Saturday, November 10, 2007

1560 – 1595 Palestrina and Lasso

1558-1603 Elizabeth I, England
1562-98 Religious conflicts in France
1588 English defeat of the Spanish Armada
1594 Death of Palestrina and Lasso

Vocal Music


The Council of Trent (1545-1563), which also banned tropes and most sequences, in the spirit of the Counter Reformation criticized the secular spirit of church music such as the use of secular cantus firmus and the chanson mass. In response the serious, cool style of the Roman school arose. Giovanni Pierluigi da Palestrina (1524-94) wrote 105 mass cycles using all the established techniques of composition, including 52 parody masses and 35 paraphrase masses. Traits of his style were:

(a) modal melody with little use of chromaticism,
(b) rigid control of dissonance,
(c) simple progressions and harmonies,
(d) cool, controlled expression,
(e) limited rhythmic variety, and
(f) alternation of imitative and chordal textures.
An example was Missa Papae Marcelli. Other composers were Orlando di Lasso (1532-94) with 53 masses, Tomás Luis de Victoria (1548-1611), the Spaniard, with 20 masses and Jacobus de Kerle (1532-1591).


Five-voice texture with homophonic sections and imitative sections was the prevailing style. Palestrina was cool; Lasso showed impulsive expression. Jacob Handl (1550-91) fused Netherlands and Venetian style. Others were Giovanni Maria Nanino (c.1545-1607), Philippe de Monte (1521-1903), Marc' Antonio Ingegneri (c. 1545-92, Monteverdi's teacher at Cremona) and Victoria.

Magnificat, Passion, Lamentations

These are by Lasso and Palestrina.


The Congregazione dell'Oratorio founded by Filippo Neri (1515-95) had services of a popular character, including laude, composed by Giovanni Animuccia (c.1500-71) and Palestrina. "Dialogue laude" in which three or four groups of singers took the roles of God, the soul, heaven, etc. were forerunners of the oratorio.


The classic madrigal after the style established by de Rore was composed to modern poetry by Philippe de Monte, Giaches de Wert (1535-96), Lasso and Palestrina, who preferred spiritual madrigals. Collections were Le Gioie (1589) and Il Trionfo di dori (1592).

Canzonetta and balletto

From c. 1580 canzonetta and balletto were important lighter homophonic forms, clearly in major and minor with "fa-la-la" refrains by Giacomo Gastoldi (d. 1622).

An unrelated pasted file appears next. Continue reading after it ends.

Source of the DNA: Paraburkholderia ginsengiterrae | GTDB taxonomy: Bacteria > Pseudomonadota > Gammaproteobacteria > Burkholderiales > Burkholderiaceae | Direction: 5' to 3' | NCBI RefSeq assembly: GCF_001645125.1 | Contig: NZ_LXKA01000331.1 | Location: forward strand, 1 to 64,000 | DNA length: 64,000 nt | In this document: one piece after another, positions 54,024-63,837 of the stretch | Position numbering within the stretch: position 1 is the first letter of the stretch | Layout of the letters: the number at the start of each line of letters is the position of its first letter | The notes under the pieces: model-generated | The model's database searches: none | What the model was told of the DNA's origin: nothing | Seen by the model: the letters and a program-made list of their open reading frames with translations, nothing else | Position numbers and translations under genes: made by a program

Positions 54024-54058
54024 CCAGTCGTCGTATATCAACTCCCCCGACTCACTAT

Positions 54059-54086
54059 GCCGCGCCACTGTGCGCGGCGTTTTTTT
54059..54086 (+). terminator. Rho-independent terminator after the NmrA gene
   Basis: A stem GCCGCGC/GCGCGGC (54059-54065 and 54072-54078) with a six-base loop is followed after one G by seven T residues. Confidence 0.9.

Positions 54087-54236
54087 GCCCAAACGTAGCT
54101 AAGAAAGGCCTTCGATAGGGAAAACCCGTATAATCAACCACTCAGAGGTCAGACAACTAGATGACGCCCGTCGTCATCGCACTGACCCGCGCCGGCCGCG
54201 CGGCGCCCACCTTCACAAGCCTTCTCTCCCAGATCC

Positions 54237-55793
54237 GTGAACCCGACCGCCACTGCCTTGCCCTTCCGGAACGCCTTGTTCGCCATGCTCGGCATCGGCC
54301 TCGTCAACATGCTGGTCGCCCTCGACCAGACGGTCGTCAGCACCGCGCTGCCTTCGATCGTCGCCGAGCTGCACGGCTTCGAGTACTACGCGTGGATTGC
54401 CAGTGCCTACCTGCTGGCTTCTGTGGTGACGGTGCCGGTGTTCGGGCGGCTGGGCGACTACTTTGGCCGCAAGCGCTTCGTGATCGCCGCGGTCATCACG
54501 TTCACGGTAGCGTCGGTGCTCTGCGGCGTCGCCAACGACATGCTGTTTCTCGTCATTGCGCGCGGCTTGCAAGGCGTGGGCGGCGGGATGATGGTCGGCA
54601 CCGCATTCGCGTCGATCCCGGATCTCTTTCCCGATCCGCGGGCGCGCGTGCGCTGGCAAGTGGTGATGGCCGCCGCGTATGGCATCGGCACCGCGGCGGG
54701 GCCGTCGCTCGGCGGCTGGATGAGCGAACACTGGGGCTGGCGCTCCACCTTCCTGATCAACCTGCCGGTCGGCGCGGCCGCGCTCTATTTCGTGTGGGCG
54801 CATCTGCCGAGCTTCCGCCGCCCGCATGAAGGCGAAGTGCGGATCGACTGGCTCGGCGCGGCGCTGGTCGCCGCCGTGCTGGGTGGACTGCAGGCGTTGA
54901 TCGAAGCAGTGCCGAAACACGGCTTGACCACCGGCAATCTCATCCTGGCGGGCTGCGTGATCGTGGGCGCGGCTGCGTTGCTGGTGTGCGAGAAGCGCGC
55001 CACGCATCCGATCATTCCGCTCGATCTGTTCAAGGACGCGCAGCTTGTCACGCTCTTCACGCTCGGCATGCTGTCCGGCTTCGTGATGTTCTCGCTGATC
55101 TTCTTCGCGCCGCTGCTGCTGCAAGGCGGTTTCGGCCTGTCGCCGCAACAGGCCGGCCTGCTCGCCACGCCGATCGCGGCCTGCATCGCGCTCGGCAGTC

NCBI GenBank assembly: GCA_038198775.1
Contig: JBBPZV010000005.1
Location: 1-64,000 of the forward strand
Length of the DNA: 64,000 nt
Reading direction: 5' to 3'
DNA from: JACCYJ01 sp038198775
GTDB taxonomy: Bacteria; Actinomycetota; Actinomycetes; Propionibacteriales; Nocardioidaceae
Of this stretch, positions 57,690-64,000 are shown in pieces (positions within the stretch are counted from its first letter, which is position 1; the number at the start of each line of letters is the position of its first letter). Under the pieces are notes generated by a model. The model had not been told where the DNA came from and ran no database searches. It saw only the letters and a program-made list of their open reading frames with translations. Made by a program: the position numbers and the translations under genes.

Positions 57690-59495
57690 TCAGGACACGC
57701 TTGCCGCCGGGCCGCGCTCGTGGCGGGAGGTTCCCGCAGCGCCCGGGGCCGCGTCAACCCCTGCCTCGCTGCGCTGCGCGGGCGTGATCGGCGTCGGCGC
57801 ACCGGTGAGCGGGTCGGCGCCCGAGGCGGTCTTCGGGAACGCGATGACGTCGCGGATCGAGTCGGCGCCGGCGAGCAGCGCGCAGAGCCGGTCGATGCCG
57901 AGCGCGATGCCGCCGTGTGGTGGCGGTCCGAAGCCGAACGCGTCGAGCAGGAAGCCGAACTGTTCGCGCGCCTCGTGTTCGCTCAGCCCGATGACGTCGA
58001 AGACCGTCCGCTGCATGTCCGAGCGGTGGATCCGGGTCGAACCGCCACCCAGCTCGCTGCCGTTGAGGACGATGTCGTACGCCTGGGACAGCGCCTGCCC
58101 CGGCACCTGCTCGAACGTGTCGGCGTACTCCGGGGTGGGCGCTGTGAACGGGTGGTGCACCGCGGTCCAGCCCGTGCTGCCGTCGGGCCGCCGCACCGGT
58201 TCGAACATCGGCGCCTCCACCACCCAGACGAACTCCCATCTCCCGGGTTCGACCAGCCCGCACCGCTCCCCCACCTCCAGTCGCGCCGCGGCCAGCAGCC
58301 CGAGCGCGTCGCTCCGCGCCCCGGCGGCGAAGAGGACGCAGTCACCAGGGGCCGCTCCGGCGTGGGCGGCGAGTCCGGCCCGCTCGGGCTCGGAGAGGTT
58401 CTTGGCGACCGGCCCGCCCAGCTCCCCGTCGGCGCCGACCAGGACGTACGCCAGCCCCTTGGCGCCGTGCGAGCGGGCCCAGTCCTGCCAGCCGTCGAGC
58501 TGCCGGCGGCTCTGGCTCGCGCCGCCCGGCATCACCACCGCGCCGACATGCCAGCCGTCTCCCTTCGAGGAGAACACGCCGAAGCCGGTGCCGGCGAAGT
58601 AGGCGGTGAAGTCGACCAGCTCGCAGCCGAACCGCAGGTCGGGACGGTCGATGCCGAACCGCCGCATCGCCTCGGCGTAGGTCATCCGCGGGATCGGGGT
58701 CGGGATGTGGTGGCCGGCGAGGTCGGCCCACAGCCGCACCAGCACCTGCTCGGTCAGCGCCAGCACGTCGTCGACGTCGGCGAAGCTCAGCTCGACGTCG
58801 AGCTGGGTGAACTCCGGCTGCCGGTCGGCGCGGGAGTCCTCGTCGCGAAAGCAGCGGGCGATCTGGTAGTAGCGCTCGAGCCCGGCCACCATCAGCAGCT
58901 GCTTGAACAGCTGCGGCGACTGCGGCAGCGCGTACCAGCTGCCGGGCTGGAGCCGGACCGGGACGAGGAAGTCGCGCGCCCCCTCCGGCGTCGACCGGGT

Protestant church music

Tunes of the Geneva Psalter were set polyphonically by Claude Goudimel (c.1505-72) in 1564 and later by Claude Le Jeune (1528-1600). A German collection in this style was Fünfzig geistliche Lieder und Psalmen (1586) by Lucas Osiander (1523-1604). In England William Byrd (1543-1623) composed both protestant and catholic music.


The three styles were:

(1) Parisian chanson included short points of imitation as composed by Lasso, Le Jeune and William Costeley (1531-1606);
(2) Air de cour was strophic, completely homophonic and had an irregular rhythm, and
(3) Vers mesurée, from 1567, was an academic exercise which matched long syllables to half notes and short syllables to quarter notes, by Jacques Mauduit (1557-1627) and Le Jeune.


The Lied was like the madrigal, by Lasso.

Instrumental Music


Improvised ornamentation was an important feature of the Venetian school which maintained leadership.

(1) Toccata, with early free compositions by Andrea Gabrieli (c. 1520-86), was established by Claudio Merulo (1533-1604) as free idiomatic sections alternating with fugal sections: T-F-T or T-F-T-F-T.
(2) Ricercar, one to three themes were given slow, serious contrapuntal treatment by A. Gabrieli and Merulo.
(3) Fantasia was a free mixture of imitation and figuration by A. Gabrieli.
(4) Canzona, A. Gabrieli and Merulo.

English Virginalists

Mulliner Book (c.1560) compiled by Thomas Mulliner, included works for virginal, organ and lute, including an In nomine, similar to a ricercar on a c.f. by Taverner.

Ensemble canzona

Lively and strongly rhythmical contrapuntal sections, opening, were by A. Gabrieli and Maschera.

Dance music

For lute, keyboard or ensemble, it was especially important in France: Circe or Ballet comique de la Reine (1581) was the first ballet de cour, a dramatic entertainment which included airs de cour. Orchesograhie (1589) by Thoinot-Arbeau (1519-1595) was a manual on French dances. A common dance type was the branle.


De Rore's Madrigali (1577) led a gradual return to score arrangement. At the end of the century bar lines and round note heads gradually became common, and ligatures and triple mensuration (the division of a note into three of the next smaller value) died out.

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